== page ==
Old Pioneers of Van Zandt County Van Zandt County Genealogical Society
This page will be devoted to the Old Pioneers of Van Zandt County. These stories have come from a variety of sources, some from old newspapers, some from descendants and some have been previously published in the Van Zandt County Genealogical Society's quarterly publication, "Our Heritage." Our thanks to Sue Wilkinson, quarterly editor, for permission to reprint these stories. All biographies are welcomed and if you have one that you would like to submit, just write it in your own words and send it to Sibyl and we will be very happy to post it on this website.
Lewis Jasper (Jap) Anders
Lewis Jasper "Jap" Anders was born in Quachita Parish, Louisiana in 1848 to Taylor Anders and Eliot Roberson Anders. His grandparents, Jonathan and Nancy Anders, were some of the earliest settlers of Bienville Parish. Records show that they were there in 1827 and they were on the 1830 census. There are many records of this family in Bienville Parish.
With so much devastation in Louisiana after the Civil War, including the deaths of several family members and the loss of the family's land, the Anders started moving to Van Zandt County, Texas.
Jap married his first wife, Susan, in Louisiana. Susan died in 1875. She and Jap had four children to live to adulthood: Sidney, Nancy, Joann, and Lou. It is known from family history that one of these girls was called Lizzie, probably Nancy or Joann. Also, it is known that Jap had a daughter called Eller. Eller could have been Lou, which could have been short for Louella.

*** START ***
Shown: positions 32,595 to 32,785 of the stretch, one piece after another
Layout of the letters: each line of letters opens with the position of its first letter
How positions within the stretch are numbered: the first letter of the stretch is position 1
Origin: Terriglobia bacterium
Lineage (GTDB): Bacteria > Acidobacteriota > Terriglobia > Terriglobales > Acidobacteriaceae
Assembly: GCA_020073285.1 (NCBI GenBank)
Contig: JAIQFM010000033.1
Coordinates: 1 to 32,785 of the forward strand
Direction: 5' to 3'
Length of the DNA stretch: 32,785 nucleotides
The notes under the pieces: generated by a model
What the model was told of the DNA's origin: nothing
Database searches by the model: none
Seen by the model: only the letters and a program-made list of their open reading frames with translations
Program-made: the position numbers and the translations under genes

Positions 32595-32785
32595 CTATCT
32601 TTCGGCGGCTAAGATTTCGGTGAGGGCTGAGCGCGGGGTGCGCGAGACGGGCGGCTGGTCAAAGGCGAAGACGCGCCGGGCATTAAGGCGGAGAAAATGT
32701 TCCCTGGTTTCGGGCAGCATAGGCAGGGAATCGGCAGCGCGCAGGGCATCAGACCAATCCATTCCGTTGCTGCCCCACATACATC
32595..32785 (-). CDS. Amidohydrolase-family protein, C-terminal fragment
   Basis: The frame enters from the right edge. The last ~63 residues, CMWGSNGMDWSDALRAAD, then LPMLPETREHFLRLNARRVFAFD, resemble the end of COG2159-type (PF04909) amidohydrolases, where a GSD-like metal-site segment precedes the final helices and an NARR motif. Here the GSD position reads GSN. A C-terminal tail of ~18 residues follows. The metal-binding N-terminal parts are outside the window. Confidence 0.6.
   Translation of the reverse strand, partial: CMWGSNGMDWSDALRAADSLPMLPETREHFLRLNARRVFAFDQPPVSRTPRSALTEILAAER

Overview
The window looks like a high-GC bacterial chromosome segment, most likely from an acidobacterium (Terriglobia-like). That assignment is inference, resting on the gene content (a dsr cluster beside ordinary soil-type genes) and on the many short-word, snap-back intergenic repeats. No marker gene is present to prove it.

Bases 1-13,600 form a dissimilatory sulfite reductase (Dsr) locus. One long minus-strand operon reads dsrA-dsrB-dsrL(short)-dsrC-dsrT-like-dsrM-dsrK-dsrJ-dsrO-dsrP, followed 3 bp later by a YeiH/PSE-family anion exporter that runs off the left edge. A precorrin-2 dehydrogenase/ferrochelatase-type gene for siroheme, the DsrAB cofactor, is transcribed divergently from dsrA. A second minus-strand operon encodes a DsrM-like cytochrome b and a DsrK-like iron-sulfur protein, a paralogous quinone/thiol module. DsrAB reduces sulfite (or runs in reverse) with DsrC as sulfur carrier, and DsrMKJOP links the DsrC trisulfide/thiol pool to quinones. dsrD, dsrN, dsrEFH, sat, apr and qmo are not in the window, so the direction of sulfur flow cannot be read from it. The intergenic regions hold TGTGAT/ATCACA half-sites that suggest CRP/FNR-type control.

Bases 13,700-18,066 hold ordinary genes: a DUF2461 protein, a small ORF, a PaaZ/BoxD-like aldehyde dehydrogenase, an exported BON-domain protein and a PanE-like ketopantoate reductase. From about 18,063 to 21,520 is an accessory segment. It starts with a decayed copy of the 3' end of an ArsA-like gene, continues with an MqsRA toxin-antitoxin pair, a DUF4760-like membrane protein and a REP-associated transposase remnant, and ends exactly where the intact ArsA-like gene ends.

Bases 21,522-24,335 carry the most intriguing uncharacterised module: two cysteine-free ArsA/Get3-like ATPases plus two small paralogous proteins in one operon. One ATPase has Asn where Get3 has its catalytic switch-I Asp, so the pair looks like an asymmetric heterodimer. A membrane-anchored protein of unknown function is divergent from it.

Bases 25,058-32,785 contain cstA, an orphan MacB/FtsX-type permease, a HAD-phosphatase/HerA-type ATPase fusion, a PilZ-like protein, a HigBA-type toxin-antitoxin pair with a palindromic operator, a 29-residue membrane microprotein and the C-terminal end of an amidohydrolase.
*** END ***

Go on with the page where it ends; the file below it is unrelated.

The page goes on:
By the 1880 census, Jap was married to Mary Melvina Reddell. They had several children, but only five lived to adulthood: Susan m. B.W. Barrett, Katherine m. John Melton, Tony, Myrtle m. Ed Smith, and Tom. Mary died in 1896. On September 12, 1897, Jap married Docia Greer, and to this union nine children were born, including a set of twins: twins Jasper Jewell and Uel, Howard Esteray, Dolly, Jessie, Lewis, Fred, and Richard.
In Jap's older years, he was given big birthday parties. One cousin from Louisiana remembered the day that a girl from the first marriage met the youngest girl from the third marriage for the first time. What a family! In an article in the Grand Saline Sun in about 1925-26, there was a picture of six cousins with their ages totaling 428 years. They were J.W. Howard, 66; M.T. Anders, 76; Jap, 78; F.M. Fatheree, 72; J.H. Creagle, 74; and "Uncle Billy" Roberson, 72.
Jap was a county commissioner for Van Zandt County, and this presented some problems for him. As the 20th century approached, he didn't progress with it. The story goes that he had to go to Austin on county business and he rode the train. The train traumatized him so badly that the walked all the way back to Grand Saline. Neither did he like the automobile, and he refused to ride in one. When he died, the family decided to transport his body to the cemetery on an old flatbed truck. They thought that would be more to his wishes. Thus, he is remembered as our family character. He and his three wives are buried in Creagleville Cemetery.
An article in the Grand Saline Sun in 1934 stated that he was one of the last remaining veterans of the Civil War in that area, and he was 86 years old at the time of his death.
Submitted by Lois Melton Thompson
Previously published in the Van Zandt County Genealogical Society's Our Heritage
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